Source: Tampa Tribune, March 17, 2013
Posted on: http://envfpn.advisen.com
An East Tampa scrap yard is in line to become the city’s latest industrial site targeted for environmental cleanup.
Trademark Metals Recycling LLC has asked the city and state to designate property it owns in an industrial zone east of Ybor City as a brownfield. The designation opens up federal and state coffers for cleanup and redevelopment of contaminated land.
Trademark attorney Michael R. Goldstein said his clients plan to clean up the former Gulf Coast Metals site using the help of state brownfield tax credits. The property will continue to operate as an aluminum furnace, melting cast-off cans and other materials for resale.
The brownfield program will help clean up the property and expand operations, adding both jobs and taxes to the local economy, Goldstein said.
“We’re going to spend not an insignificant amount of money improving the site,” Goldstein said.
The Tampa City Council has set two public hearings on the brownfield request, at 6 p.m. April 11 and 10:30 a.m. May 2. Both hearings will be in Old City Hall’s council chambers downtown.
Tampa has 25 brownfield sites already. The list includes many, such as the Ikea site off State Road 60, that have been redeveloped. Outside the city, Hillsborough County has 14 more brownfields, according to the state Department of Environmental Protection.…
Source: http://www.lexology.com, February 19, 2013
By: Brian Margolies, Traub Lieberman Straus & Shrewsberry LLP
In its recent decision in Cincinnati Ins. Co. v. Devon International, 2013 U.S. Dist. LEXIS 20659 (E.D. Pa. Feb. 15, 2013), the United States District Court for the Eastern District of Pennsylvania, applying Pennsylvania law, had occasion to consider whether a series of Chinese drywall-related claims, arising out of the insured’s importation of a single batch of defective drywall, were properly considered a single occurrence, or multiple occurrences.
The insured, Devon, was a U.S.-based sourcing agent for Chinese manufactured products. In 2006, it was retained to procure drywall manufactured in China. Devon subsequently made a single purchase of drywall from Shandong – a Chinese manufacturer – and then shipped the drywall to Florida for use in construction. The majority of the drywall was shipped to Devon’s initial customer; however, Devon also sold a portion of the drywall to other individuals and entities in Florida for use in construction. In 2009, Devon received a letter from its initial customer seeking a defense and indemnification in connection with a “multitude” of Chinese drywall claims filed in several jurisdictions. These underlying plaintiffs alleged damage in late 2008 and throughout 2009.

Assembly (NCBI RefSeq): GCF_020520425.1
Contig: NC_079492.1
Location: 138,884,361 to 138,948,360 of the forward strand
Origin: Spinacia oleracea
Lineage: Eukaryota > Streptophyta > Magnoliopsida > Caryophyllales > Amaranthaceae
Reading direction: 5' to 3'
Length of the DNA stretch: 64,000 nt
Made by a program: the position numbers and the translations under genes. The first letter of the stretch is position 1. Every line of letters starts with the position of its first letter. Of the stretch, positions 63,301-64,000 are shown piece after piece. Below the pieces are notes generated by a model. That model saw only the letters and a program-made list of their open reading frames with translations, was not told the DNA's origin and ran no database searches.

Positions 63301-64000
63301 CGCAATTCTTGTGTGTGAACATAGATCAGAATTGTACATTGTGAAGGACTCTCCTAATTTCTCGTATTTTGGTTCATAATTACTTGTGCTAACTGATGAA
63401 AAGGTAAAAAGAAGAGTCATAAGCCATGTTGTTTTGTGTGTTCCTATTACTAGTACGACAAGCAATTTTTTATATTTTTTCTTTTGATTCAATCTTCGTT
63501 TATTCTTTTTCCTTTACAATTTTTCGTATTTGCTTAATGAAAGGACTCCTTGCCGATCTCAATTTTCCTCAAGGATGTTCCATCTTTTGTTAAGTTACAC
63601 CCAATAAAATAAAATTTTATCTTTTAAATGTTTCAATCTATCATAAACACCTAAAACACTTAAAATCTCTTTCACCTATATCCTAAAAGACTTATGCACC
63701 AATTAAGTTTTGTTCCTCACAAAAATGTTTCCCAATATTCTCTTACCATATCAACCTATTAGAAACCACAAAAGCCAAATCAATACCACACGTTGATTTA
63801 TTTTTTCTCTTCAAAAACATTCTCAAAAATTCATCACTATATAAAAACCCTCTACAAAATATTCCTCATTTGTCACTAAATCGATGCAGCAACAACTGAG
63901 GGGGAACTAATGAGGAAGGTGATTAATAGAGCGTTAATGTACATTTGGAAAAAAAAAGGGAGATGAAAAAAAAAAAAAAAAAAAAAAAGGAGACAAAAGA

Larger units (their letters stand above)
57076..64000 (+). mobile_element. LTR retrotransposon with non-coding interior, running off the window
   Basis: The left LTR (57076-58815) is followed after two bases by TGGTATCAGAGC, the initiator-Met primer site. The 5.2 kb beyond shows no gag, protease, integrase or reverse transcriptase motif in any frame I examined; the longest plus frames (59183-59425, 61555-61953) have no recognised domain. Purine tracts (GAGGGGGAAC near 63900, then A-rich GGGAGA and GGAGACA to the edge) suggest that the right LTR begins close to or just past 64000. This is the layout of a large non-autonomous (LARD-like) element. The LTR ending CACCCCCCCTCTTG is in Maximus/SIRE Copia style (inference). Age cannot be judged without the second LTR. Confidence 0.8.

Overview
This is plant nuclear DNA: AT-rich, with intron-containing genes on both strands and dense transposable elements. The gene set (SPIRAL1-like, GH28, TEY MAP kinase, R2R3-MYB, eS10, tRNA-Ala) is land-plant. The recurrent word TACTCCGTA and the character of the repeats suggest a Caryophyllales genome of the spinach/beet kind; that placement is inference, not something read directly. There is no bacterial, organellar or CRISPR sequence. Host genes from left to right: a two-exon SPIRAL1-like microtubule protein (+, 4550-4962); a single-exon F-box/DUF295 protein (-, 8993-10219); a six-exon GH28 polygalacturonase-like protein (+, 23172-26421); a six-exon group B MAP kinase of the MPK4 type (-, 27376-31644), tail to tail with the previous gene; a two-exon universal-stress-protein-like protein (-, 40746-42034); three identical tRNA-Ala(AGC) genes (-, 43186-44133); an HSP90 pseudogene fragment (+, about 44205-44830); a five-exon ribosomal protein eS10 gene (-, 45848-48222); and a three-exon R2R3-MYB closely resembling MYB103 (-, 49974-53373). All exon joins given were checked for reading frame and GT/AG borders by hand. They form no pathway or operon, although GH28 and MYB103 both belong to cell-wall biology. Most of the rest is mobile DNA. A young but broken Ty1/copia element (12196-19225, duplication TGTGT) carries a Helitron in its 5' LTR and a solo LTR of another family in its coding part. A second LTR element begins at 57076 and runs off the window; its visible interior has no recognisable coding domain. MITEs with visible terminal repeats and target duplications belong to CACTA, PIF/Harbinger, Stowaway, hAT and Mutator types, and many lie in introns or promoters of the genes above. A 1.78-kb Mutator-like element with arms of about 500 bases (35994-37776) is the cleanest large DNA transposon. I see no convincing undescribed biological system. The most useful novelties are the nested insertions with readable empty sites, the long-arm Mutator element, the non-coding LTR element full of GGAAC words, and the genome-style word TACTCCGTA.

Cincinnati Insurance Company insured Devon under consecutive general liability policies, the first of which was issued for the period November 20, 2008 to November 20, 2009, and the second for the period November 20, 2009 to November 20, 2010. The policies provided coverage for property damage arising out of an occurrence, but only to the extent the property damage occurred during the policy period. Cincinnati and Devon disputed whether the underlying claims should be considered multiple occurrences, thus potentially triggering coverage under both of Cincinnati’s policies, or a single occurrence triggering coverage only under one of the policies.…
Source: New York Times Online, December 11, 2012
Posted on: http://envfpn.advisen.com
The community health center rising on a derelict corner here in West Philadelphia never would have broken ground if not for the asbestos inside the building that was demolished to make way for it. Because of the contamination, Spectrum Health Services received a $2 million federal cleanup grant, the first piece of a $14 million construction financing puzzle.
When complete, the 36,000-square-foot building will provide a new home for a health center that has been squeezed into a deteriorating strip mall nearby for decades. It will also be the latest in a nationwide trend to replace contaminated tracts in distressed neighborhoods with health centers, in essence taking a potential source of health problems for a community and turning it into a place for health care. In recent years, health care facilities have been built on cleaned-up sites in Florida, Colorado, New Hampshire, Minnesota, Oregon and California.